With vaccine distribution well under way, it is tempting to think about returning to life as it was in 2019. The FDA gave the Johnson & Johnson vaccine emergency approval. The company has already shipped millions of doses. Michigan will begin offering vaccines to some individuals 50-and-older next week. They’ll open the process up to all residents 50-and -up by the end of the month. President Biden promised this week that all US adults who wanted a vaccine could have one by May. COVID-19 recovery seems like it should be just around the corner.
Simultaneously, we are being bombarded by news about community college enrollments in sharp decline. The number of completed FAFSA applications has dropped significantly, especially among low-income students who stand to benefit most from federal financial aid. Analysts now predict that community colleges will need to wait longer to see a COVID-19 recovery. Based on FAFSA applications, community colleges will likely see another decline in enrollment in the Fall.
Unemployment has risen among Black workers, and more than 4 million women have exited the labor force in recent months. Black and female workers have been hard-hit by the pandemic. They comprise a higher portion of low-wage workers, and workers who must perform their jobs in person. In addition, women with school-age children have found it next to impossible to balance the needs of their children and the demands of work simultaneously.
In addition, almost all sectors of the economy are facing the impact of massive waves of retirements – some of which the pandemic accelerated. Retirements aren’t the only thing that COVID-19 is accelerating. Automation is advancing more rapidly than first predicted. According to the Southern Region Education Board (SREB), employers could automate 30% of work activities by 2025. That’s five years sooner than SREB had originally predicted.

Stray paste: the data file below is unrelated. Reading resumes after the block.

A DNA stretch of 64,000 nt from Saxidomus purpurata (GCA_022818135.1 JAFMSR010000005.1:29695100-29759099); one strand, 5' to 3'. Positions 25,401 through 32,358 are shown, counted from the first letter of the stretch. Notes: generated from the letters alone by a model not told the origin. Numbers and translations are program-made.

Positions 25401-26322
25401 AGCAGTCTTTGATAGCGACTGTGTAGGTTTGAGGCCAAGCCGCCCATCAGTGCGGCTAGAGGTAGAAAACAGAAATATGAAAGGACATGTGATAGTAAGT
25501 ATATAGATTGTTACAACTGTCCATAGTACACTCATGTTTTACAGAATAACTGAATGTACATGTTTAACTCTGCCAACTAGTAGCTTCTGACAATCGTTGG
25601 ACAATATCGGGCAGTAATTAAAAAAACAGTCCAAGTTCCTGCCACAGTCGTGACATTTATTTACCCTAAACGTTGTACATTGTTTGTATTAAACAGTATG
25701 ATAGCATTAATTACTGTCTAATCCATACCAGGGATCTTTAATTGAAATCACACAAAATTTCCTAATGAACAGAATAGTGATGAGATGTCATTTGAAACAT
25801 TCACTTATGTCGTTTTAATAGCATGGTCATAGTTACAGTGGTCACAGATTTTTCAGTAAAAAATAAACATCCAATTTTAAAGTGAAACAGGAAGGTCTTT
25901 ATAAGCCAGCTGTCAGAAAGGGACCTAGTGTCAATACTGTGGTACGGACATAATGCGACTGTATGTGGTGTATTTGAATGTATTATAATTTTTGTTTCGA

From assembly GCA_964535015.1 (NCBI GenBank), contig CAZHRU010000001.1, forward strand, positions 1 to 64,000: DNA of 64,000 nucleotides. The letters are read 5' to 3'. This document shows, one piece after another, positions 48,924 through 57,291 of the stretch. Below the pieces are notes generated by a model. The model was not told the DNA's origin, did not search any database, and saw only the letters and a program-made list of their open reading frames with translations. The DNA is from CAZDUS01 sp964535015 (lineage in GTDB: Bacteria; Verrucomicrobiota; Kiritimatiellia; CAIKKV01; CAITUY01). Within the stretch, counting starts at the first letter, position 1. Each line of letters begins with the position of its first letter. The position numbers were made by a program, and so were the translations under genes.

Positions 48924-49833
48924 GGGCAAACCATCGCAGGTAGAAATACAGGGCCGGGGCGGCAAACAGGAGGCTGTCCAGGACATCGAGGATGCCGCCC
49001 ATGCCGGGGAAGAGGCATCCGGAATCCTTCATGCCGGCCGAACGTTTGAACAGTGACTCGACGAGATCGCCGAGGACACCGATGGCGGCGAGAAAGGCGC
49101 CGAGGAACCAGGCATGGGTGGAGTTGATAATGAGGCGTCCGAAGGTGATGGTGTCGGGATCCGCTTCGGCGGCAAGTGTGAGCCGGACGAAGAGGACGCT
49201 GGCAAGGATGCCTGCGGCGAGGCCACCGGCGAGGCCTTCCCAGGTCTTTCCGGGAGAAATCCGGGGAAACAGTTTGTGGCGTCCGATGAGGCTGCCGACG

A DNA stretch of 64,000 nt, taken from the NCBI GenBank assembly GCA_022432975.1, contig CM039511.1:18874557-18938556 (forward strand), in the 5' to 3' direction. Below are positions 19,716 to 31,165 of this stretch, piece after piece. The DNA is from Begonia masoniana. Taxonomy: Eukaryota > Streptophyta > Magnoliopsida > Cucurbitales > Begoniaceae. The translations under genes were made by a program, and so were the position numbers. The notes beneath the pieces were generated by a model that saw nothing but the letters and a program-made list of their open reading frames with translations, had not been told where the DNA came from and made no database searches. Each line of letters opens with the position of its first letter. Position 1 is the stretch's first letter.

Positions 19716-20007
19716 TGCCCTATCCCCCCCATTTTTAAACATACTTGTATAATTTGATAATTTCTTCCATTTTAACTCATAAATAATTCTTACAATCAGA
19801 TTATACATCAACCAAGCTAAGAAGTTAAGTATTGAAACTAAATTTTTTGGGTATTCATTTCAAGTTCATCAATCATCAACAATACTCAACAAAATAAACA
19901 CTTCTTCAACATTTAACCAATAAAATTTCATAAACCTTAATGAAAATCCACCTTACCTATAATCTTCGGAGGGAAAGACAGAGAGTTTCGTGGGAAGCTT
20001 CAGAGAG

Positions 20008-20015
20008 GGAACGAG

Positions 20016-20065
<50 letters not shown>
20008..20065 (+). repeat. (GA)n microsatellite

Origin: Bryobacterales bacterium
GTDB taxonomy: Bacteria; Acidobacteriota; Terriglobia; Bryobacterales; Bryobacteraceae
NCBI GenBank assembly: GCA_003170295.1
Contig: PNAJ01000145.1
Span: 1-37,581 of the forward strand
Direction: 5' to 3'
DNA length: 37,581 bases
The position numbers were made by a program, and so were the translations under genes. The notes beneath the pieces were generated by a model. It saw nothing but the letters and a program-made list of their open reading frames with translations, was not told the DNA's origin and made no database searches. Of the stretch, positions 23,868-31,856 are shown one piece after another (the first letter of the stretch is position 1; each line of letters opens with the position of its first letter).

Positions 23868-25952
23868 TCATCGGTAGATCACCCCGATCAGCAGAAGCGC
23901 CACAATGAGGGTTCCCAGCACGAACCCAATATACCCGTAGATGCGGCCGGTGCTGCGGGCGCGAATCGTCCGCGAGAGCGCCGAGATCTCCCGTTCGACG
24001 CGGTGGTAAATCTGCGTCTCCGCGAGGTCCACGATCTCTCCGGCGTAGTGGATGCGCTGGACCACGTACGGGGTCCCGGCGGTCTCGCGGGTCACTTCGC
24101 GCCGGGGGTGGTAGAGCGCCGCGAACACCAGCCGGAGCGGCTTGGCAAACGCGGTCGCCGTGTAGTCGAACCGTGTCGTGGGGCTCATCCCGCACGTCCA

Automation will frustrate COVID-19 recovery
Industries are using automation to reduce costs, increase production and replace trained workers. In the South alone, the SREB predicts that automation will claim 18 million existing manufacturing jobs. That will also be happening in manufacturing-heavy Michigan. Educationally speaking, more than half of Michigan’s adult workforce has only a high school diploma. The accelerated move toward automation will disproportionately affect them.
While the COVID-19 vaccines are being distributed by the tens of thousands each day, COVID-19 recovery is not just around the corner. With so many people electing not to enroll in community colleges, there will be a massive worker shortage at just the time the economy is poised to recover.
If this all sounds dire, it will be. Communities need their community colleges to be firing on all cylinders if we will experience any kind of COVID-19 recovery.
Our communities – those in Washtenaw County – will be seriously hampered by the lousy spending decisions the WCC Board of Trustees has made in the past 15 years. Paying millions to build an unneeded fitness center is just siphoning off educational resources.
Instead of having money to retrain workers, get high school graduates into career and trade programs, and develop new curricula, WCC diverted General Fund dollars to pay the Fitness Center’s bills. Worse, this “self-supporting” speculative venture has lost nearly 5,000 subscribers during the pandemic, many of whom will never come back. The losses measure in the millions.
Instead of using the generous property tax collections of the past decade to repair and upgrade the facilities, the WCC Administration wasted millions of dollars to increase the size of the administration. Thanks to years of neglect, the cost to repair the buildings is now astronomical. It will require significant additional borrowing to finance the projects.
Master plan is not the basis for COVID-19 recovery
Last year, WCC debuted its new Master Plan. Instead of addressing the coming, urgent employment needs of the county and the region, the WCC Administration cooked up a plan to build a hotel and conference center instead.
We need a community college that has a plan to meet the education and training needs of Washtenaw County. Instead, we have a community college that wasted a quarter-million dollars developing a plan to close the main entrance to the campus.
Immediately, the Board needs to focus the WCC administration on getting high school graduates into career and trade training programs. WCC needs to have a re-entry solution for the women in Washtenaw County who left their jobs to oversee their children’s “Zoom school.” WCC needs to have a plan to make career training available to the thousands of workers who will be losing their jobs to automation in the next 5-10 years.
The WCC Board needs to stop daydreaming about hotels and get to work on getting people into the workforce. If that’s either too much work or beyond their collective capabilities, then it’s time for them to step down and let others take over.
Photo Credit: Bill Dickinson , via Flickr